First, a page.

Some got to win some got to lose Good time Charlie got the blues…
Carlos Irwin Estévez at the moment is not singing the blues, for he is up now. Not down and out.
He has a new successful show. He plays a similar role: himself, a rascal, you got to love.
“Anger Management is Charlie Sheen doing what Charlie Sheen does—on-screen. It’s not artful, it’s not elegant … It will likely give his fans what they want. And if there are enough of them to trigger the order for the extra 90 episodes, then FX, Helford and everyone else will feel justified in taking another chance on the guy, despite what happened in the past.”
She would have been 70 years old today, January 19th, 2013.
Janis Lyn Joplin, Performer Artisan, (January 19, 1943 – October 4, 1970) was an American singer-songwriter. Joplin first rose to prominence in the late 1960s as the lead singer of the psychedelic-acid rock band Big Brother and the Holding Company, and later as a solo artist with her more soulful and bluesy backing groups, The Kozmic Blues Band and The Full Tilt Boogie Band. She was one of the more popular acts at the Monterey Pop Festival and later became one of the major attractions to the Woodstock festival and the Festival Express train tour. Janis Joplin charted five singles, and other popular songs from her four-year career include “Down on Me”, “Summertime”, “Piece of My Heart“, “Ball ‘n’ Chain”, “Maybe”, “To Love Somebody”, “Kozmic Blues”, “Work Me, Lord”, “Cry Baby”, “Mercedes Benz”, and her only number one hit, “Me and Bobby McGee”. Joplin was well known for her performing abilities, and her fans referred to her stage presence as “electric”. At the height of her career, she was known as “The Queen of Rock and Roll” as well as “The Queen of Psychedelic Soul,” and became known as Pearl amongst her friends. She was also a painter, dancer and music arranger. Rolling Stone magazine ranked Joplin number 46 on its list of the 100 Greatest Artists of All Time in 2004, and number 28 on its 2008 list of 100 Greatest Singers of All Time. She was inducted into the Rock and Roll Hall of Fame in 1995. [Wikipedia, revised]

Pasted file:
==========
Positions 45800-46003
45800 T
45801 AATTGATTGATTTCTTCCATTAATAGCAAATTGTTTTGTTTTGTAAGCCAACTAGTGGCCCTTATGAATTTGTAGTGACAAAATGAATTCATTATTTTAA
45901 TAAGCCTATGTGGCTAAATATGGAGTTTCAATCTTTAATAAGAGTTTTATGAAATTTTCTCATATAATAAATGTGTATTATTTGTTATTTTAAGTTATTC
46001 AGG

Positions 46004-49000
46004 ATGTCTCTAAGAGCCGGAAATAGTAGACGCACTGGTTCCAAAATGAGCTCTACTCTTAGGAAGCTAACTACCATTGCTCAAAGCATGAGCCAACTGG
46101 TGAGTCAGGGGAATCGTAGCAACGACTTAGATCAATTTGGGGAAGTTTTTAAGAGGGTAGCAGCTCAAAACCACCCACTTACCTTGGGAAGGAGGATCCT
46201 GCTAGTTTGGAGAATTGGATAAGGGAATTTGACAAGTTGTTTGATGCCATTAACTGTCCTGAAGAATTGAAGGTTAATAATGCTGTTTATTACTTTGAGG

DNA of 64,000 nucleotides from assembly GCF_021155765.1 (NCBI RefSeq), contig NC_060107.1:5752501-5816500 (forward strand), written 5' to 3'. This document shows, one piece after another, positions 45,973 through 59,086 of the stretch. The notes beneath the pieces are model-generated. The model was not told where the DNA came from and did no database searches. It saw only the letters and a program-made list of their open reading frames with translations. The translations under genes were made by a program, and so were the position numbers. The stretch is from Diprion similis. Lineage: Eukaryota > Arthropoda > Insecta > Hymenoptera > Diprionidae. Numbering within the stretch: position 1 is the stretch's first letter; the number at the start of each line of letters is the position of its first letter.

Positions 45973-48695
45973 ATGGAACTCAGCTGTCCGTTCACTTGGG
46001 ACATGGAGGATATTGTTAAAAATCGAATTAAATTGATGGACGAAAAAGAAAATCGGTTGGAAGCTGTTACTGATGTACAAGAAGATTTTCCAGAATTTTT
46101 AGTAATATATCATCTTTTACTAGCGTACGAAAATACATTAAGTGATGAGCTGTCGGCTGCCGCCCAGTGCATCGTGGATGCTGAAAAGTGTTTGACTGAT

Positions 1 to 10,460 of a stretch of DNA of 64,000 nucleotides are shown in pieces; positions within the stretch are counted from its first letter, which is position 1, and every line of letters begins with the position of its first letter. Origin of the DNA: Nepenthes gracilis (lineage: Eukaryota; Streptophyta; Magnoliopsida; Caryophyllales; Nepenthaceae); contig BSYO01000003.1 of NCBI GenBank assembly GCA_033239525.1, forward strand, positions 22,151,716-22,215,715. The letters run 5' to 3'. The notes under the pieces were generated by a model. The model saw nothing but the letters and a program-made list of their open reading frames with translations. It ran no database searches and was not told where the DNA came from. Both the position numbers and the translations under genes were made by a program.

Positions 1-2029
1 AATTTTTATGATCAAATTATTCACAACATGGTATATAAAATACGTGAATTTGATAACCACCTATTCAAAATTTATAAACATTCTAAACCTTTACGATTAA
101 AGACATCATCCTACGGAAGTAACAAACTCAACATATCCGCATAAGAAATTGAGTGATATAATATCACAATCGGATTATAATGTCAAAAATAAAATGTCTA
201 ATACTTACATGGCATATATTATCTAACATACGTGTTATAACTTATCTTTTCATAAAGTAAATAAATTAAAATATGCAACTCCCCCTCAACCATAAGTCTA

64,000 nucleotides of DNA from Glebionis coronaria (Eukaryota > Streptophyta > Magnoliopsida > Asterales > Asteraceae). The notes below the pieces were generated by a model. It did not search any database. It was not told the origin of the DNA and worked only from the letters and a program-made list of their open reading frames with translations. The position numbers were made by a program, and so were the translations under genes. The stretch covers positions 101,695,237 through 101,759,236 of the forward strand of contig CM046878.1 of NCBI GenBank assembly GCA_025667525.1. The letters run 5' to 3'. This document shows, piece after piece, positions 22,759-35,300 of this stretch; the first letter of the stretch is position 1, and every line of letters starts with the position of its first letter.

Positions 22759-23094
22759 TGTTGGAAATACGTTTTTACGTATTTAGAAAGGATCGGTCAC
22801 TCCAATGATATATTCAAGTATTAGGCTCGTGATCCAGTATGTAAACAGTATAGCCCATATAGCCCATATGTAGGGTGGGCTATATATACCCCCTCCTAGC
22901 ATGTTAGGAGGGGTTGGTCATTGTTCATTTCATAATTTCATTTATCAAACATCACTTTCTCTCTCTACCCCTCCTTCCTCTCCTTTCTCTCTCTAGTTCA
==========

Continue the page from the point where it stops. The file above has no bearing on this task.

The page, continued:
Like A Candle in the Wind, but burning at both ends, Janis Joplin died at the age of 27, from a drug overdose.
Performers also like to live in the fast lane, and seem up on the latest fashions of dress, food, drink, and music. Lively and uninhibited, Performers are the life of the party, always trying to create in those around them a mood of eat, drink, and be merry.
The Performers’ talent for enjoying life is healthy for the most part, though it also makes them more subject to temptations than the other types. Pleasure seems to be an end in itself for them, and variety is the spice of life. And so Performers are open to trying almost anything that promises them a good time, not always giving enough thought to the consequences. [Please Understand Me II]
She died young — to be forever young.
“I’m a victim of my own insides. There was a time when I wanted to know everything. I read a lot. I guess you’d say I was pretty intellectual. It’s odd, I can’t remember when it changed. It used to make me very unhappy, all that feeling. I just didn’t know what to do with it. But now I’ve learned how to make feeling work for me. I’m full of emotion and I want a release, and if you’re on stage and if it’s really working and you’ve got the audience with you, it’s a oneness you feel. I’m into me, plus they’re into me, and everything comes together. You’re full of it. I don’t know, I just want to feel as much as I can, it’s what ‘soul’ is all about.”
“Don’t compromise yourself. It’s all you’ve got.”
Freedom just another word for nothing left to lose. — Janis Joplin (Me and Bobby Magee)